I wanted to make this app super easy to use. So instead of implementing a database and asking users to login, I chose a simpler approach for saving progress. Redux manages the application’s state during each session, and I use
localStorage for persisting code across sessions. The app retrieves this saved state on your next visit, and rehydrates the Redux store with it. This way you can pick up right where you left off.
If for some reason you want to erase all your progress, you can run
resetState() at any time in the editor. If you do not want to commit your code to local storage, leave a
// DO NOT SAVE comment in your code before navigating away. This will prevent saving any code, not only for that file.
As a side note, it turns out that there’s a package that does this for you, called Redux-Persist (which I found out after the fact). But for a simple use-case, if you can do something with a few lines of code, or install an NPM package to do the same thing? I’ll choose the former every time. Chances are, you’re saving hundreds of lines of code and a whole new set of dependencies. It’s always a give and take, and you have to decide when the highly optimized (but heavier weight) solution is better than your simplistic one.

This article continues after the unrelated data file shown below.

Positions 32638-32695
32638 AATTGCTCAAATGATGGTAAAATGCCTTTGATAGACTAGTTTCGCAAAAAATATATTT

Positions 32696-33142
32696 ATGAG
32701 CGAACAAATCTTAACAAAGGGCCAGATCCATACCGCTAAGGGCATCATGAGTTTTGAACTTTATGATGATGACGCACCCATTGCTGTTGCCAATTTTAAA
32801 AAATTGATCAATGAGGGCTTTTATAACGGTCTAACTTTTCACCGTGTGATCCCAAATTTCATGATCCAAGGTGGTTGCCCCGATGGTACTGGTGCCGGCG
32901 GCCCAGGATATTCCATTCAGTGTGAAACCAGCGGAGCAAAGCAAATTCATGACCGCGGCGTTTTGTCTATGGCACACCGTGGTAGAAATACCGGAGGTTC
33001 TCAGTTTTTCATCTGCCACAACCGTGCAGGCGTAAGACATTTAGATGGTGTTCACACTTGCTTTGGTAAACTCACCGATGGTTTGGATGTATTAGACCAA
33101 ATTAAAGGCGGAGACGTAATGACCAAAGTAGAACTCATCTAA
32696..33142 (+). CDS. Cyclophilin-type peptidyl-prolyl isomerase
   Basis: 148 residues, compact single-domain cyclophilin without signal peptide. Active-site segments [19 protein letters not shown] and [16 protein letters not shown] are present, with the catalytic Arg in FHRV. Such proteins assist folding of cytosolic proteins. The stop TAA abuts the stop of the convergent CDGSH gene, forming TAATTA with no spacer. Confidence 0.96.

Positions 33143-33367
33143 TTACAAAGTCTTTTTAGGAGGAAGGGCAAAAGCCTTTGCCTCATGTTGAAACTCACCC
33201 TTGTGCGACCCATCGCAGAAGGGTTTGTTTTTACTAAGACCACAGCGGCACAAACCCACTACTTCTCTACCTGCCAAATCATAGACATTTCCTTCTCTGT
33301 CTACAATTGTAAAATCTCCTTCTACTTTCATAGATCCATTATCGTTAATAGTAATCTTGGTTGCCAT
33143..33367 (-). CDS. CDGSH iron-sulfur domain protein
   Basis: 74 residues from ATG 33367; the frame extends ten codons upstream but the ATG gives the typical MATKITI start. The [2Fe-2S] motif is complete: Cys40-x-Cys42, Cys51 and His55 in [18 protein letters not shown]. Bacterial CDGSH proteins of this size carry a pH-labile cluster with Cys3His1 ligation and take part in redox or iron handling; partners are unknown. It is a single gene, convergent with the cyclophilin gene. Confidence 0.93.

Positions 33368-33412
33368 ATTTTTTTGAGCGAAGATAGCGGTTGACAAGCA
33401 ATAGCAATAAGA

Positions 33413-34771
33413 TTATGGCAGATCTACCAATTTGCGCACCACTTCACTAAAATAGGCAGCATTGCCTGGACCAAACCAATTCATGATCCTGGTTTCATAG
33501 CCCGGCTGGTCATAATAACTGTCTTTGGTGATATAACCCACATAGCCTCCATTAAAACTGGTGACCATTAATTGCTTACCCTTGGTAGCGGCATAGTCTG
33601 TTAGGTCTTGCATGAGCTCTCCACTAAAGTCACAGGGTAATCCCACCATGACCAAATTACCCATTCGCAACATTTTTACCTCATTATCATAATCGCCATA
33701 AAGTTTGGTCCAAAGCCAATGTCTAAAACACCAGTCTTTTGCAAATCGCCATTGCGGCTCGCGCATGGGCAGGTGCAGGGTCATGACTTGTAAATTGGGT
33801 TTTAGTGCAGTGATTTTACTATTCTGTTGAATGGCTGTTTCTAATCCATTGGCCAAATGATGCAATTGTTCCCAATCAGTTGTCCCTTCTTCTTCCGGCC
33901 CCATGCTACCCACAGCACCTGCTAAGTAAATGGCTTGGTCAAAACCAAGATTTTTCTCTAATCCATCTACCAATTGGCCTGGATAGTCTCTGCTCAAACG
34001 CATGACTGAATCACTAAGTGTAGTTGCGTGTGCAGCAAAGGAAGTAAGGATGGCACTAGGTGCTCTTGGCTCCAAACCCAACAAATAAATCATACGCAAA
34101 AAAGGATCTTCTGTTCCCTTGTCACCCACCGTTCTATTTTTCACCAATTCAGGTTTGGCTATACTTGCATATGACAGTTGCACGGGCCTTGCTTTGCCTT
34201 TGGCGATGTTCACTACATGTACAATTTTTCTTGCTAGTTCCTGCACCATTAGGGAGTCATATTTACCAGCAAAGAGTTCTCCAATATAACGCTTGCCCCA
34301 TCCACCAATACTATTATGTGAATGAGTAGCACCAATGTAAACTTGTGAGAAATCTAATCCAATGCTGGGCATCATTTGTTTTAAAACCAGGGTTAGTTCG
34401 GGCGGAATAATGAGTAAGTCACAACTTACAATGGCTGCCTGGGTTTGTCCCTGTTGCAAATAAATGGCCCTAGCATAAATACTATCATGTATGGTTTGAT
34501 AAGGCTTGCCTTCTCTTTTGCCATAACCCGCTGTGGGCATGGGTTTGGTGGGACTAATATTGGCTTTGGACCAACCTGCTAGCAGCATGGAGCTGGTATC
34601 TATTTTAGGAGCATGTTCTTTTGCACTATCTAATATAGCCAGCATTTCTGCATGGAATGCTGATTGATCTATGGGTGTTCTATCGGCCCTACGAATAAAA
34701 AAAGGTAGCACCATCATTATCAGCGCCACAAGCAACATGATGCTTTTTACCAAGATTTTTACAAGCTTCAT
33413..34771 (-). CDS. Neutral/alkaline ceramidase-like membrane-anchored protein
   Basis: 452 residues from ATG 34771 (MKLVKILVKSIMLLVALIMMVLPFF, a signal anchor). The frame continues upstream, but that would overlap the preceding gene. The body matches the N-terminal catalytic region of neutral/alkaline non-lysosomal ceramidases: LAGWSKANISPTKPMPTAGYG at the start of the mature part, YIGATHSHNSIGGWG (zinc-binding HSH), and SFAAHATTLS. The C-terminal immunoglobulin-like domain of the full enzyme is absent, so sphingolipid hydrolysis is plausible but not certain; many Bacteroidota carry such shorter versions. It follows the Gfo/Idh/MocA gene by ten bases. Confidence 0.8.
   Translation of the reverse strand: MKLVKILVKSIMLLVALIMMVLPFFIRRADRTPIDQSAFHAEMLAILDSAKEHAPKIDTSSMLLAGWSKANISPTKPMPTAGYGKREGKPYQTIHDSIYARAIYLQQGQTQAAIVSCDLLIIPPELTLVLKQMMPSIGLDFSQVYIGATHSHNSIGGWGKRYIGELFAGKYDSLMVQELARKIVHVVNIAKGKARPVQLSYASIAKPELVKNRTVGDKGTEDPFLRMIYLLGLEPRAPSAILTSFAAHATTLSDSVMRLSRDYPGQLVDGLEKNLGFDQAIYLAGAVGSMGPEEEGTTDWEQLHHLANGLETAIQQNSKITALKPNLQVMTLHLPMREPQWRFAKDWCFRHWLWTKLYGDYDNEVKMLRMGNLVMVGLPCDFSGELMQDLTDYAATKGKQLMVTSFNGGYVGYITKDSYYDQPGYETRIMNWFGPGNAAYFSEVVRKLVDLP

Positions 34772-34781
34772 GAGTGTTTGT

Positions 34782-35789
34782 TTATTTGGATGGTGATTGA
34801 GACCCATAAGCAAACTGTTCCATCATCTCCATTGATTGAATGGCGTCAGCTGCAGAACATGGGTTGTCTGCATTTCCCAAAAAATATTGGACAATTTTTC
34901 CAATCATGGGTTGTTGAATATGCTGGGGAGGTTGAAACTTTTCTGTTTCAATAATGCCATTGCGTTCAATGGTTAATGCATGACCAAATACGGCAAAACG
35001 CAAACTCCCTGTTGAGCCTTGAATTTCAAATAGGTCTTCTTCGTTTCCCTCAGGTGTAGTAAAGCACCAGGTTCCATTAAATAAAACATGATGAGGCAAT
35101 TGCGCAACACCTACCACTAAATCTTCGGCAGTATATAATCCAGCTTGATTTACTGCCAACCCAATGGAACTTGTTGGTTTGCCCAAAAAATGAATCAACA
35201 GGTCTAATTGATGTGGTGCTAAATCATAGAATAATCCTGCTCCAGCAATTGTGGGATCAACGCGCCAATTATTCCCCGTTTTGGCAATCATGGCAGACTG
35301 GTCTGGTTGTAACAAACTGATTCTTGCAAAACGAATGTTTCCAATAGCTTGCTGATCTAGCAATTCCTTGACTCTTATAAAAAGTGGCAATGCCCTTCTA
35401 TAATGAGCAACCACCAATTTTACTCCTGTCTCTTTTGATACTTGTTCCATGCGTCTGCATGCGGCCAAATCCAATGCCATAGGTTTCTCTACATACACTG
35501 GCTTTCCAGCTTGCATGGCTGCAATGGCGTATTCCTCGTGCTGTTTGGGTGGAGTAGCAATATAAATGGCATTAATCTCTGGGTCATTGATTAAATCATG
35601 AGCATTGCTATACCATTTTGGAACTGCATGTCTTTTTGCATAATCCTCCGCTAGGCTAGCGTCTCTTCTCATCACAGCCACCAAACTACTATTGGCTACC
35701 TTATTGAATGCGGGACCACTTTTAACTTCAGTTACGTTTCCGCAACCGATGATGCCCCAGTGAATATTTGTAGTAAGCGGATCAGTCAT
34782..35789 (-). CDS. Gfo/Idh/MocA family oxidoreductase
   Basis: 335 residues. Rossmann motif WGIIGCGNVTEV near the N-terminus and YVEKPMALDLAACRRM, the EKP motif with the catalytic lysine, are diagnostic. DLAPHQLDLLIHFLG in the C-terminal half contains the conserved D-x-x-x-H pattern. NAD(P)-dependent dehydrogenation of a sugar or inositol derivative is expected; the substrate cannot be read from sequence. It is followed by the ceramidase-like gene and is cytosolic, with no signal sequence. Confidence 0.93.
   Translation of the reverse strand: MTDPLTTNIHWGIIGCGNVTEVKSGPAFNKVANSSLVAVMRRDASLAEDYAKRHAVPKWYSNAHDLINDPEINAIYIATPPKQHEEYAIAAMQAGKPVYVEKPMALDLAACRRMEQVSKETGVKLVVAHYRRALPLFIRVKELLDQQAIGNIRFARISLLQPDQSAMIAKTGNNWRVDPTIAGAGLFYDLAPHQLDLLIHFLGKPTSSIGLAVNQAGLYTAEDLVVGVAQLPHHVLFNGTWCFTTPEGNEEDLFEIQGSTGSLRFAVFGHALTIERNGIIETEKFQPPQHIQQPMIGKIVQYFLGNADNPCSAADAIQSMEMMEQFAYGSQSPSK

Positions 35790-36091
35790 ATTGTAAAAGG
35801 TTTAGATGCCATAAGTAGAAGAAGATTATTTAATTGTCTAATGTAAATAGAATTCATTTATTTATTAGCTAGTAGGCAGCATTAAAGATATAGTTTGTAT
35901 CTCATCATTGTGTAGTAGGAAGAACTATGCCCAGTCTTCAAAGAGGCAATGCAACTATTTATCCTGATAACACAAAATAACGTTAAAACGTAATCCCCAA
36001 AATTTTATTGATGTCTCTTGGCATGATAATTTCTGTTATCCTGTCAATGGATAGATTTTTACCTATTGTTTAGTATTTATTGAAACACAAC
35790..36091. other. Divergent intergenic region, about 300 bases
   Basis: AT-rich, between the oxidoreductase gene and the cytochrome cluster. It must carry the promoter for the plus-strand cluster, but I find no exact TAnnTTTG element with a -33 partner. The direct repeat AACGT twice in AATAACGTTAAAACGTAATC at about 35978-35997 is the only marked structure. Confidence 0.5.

The last trick I had up my sleeve was making the workspace flexible and easy to use. I wanted to give users the ability to resize both the editor and the console, so I used a little script I found called
refs, and the magic of flexbox to make this possible.
Thanks for reading, and happy hacking!